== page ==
None of It Matters

Are we done psychoanalyzing him yet? 

Trump also received acclaim for his recent criticism of NFL players who have knelt during the national anthem to protest what they see as racial injustice in the country. He got another standing ovation when he proclaimed that “we respect our great American flag.”

Bill Bennett, a conservative radio host and former secretary of education under Ronald Reagan, followed Trump and suggested that many of the NFL players were kneeling because they “don’t know any better” and don’t know enough about the country’s history and reverence for the flag.

How’s the “Your Racist Asshole Relative” Administration going so far? How y’all feel? I mean, we’re about to go to war with the ENTIRE axis of evil all at once, everybody’s health care just got fucked, Congress can’t find its ass with both hands, Puerto Rico still has no electricity and I kid you not, Headass Neon Chicken forgot the U.S. Virgin Islands are in the U.S., but is everybody happy with the Fox News comments section? Because that seems to be the only consistent through-line in this presidency.

A.

3 thoughts on “None of It Matters

  1. Feline Mama says:

    Excuse Me!! The NFL players know a hell of a lot about this country’s history you disgusting asshole. “They don’t know any better?!” How dare you!! It’s YOU and your racist mindset that you & your ILK have that don’t know shit!!!! Thank You!!!

    Like

  2. Rapier says:

    Old Bill is still around? Who knew. I will grab a big part of one of my fav blog posts of all time. The part referring to the old values Czar himself.
    “Contemporary conservatives still value that old American character. William Bennett in his lectures reads admiringly from an account of the Donner party written by a survivor that tells the story in spare, stoic style. He puts the letter down and asks incredulously, “Where did those people go?” But if you believe that early Americans possessed a fortitude that present-day Americans lack, and if you think the loss is an important one, then you have to think hard about why that fortitude disappeared. Merely exhorting Americans to show more fortitude is going to have about as much effect on them as a lecture from the student council president on school spirit. Reorganizing the method by which they select and finance their schools won’t do it either, and neither will the line-item veto, or discharge petitions, or entrusting Congress with the power to deny individual NEA grants, or court decisions strinking down any and all acts of politically correct tyranny emanating from the offices of America’s deans of students – worthwhile though each and every one of those things may be. It is socials that form character, as another conservative hero, Alexis de Tocqueville, demonstrated, and if our characters are now less virtuous than formerly, we must identify in what way our social conditions have changed in order to understand why.

    Of course there have been hundreds of such changes – never mind since the Donner party’s day, just since 1945 … But the expansion of government is the only one we can do anything about.

    All of these changes have had the same effect: the emancipation of the individual appetite from restrictions imposed on it by limited resources, or religious dread, or community disapproval, or the risk of disease or personal catastophe.” (p. 202-3)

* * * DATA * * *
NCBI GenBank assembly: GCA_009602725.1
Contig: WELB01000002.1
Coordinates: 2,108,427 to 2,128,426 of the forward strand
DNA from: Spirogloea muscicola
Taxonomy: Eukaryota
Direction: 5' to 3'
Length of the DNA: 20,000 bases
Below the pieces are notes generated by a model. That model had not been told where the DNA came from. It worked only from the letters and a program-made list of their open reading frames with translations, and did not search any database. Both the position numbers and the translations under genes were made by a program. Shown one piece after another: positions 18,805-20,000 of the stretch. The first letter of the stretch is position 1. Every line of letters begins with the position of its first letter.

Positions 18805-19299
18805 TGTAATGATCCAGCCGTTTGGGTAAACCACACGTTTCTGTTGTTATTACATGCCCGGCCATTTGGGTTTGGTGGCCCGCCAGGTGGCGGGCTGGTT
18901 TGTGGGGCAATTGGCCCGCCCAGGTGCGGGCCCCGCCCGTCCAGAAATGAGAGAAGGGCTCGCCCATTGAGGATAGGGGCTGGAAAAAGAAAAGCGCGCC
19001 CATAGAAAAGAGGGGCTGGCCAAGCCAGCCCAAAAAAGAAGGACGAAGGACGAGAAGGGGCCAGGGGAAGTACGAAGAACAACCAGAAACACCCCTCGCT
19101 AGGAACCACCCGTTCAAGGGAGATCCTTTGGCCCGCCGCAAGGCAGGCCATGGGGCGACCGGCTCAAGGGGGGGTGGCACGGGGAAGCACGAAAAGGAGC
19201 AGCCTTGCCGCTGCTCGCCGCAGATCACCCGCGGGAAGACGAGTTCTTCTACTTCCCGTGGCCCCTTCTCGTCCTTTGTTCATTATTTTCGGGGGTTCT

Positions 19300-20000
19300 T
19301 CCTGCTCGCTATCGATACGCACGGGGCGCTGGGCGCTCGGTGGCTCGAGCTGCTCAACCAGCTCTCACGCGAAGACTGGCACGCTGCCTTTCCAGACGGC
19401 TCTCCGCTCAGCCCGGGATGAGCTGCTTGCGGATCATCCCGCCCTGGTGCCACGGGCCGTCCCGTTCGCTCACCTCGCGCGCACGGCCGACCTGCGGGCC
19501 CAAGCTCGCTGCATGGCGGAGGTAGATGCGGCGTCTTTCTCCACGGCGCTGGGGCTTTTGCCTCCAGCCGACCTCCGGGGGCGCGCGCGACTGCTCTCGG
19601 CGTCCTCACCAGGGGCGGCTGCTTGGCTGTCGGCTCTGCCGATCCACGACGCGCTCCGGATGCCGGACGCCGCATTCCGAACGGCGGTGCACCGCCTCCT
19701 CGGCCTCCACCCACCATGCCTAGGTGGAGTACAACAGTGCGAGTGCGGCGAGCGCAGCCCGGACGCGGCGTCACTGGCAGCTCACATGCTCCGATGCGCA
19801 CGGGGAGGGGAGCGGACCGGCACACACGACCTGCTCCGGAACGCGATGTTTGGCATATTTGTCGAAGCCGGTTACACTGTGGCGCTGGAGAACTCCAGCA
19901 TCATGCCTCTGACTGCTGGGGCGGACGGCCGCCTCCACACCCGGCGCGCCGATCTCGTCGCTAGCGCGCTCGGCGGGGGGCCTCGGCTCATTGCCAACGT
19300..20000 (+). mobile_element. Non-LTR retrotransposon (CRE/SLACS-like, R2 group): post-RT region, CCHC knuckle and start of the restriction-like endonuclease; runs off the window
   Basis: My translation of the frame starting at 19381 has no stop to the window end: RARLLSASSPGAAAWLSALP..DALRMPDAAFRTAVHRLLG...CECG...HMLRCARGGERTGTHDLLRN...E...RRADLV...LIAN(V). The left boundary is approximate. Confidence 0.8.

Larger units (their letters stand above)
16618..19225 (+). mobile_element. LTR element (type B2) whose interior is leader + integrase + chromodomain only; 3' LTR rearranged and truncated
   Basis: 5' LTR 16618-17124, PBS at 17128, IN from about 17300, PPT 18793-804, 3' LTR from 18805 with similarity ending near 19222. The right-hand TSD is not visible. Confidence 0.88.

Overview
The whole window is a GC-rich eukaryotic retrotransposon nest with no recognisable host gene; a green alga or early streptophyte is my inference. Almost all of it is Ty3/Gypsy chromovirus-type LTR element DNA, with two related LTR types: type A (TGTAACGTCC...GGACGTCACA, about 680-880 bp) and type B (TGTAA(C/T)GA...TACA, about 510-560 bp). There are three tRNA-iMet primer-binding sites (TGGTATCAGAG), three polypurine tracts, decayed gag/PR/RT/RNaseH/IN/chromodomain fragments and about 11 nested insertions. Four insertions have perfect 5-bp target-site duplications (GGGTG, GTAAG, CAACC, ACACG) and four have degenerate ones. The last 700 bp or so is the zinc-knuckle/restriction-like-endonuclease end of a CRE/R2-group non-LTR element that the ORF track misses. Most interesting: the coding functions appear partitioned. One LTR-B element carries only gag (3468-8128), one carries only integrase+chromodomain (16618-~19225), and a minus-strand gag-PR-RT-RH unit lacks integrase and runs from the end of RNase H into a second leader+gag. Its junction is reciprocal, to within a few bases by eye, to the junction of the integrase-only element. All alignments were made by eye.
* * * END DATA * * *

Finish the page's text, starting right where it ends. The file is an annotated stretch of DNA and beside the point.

Words fail me; links not much better. The Donner party? Where did all these people go? Into each other, to a dismaying extent. A passage from one of those moving, stoical diary entries:

    “…Mrs. Murphy said here yesterday that [she] thought she would commence on Milt and eat him. I don’t think she has done so yet, [but] it is distresing. The Donno[r]s told the California folks that they [would] commence to eat the dead people 4 days ago, if they did not succeed in finding their cattle then under ten or twelve feet of snow & did not know the spot or near it, I suppose they have [cannibalized] …ere this time.”

    The stoical endurance of the Donner party in the face of almost unimaginable suffering is indeed moving. The perseverance of the survivors is a lasting testament to the endurance of the human spirit. (On the other hand, the deaths of all who stoically refused to cannibalize their fellows might be deemed an equal, perhaps a greater testament.) But it is by no means obvious – some further demonstration would seem in order – that lawmakers and formulators of public policy should therefore make concerted efforts to emulate the Donner’s dire circumstances. What will the bumper-stickers say? “It’s the economy, stupid! We need to bury it under ten to twelve feet of snow so that we will be forced to cannibalize the dead and generally be objects of moral edification to future generations.”

    I think we are beginning to see why Frum feels that his philosophy may be a loser come election time. I think the Donner party – who, be it noted, set out seeking economic prosperity in the West, not snow and starvation – would not vote Republican on the strength of William Bennett’s comfortable edification at the spectacle of their abject misery. (“Let’s start with the fat one over there in the corner, playing the slots. We can eat off him for a week. See how he likes it.”)

    To put what is surely rather an obvious point yet another way: if the Donner party is really what you want, the policy riddle (how to reproduce these conditions, since the Donner party was not political, per se?) already has an answer: Stalinism. The Gulag Archipelago opens with a morally edifying tale of misery and starvation, like so…”

    http://examinedlife.typepad.com/johnbelle/2003/11/dead_right.html

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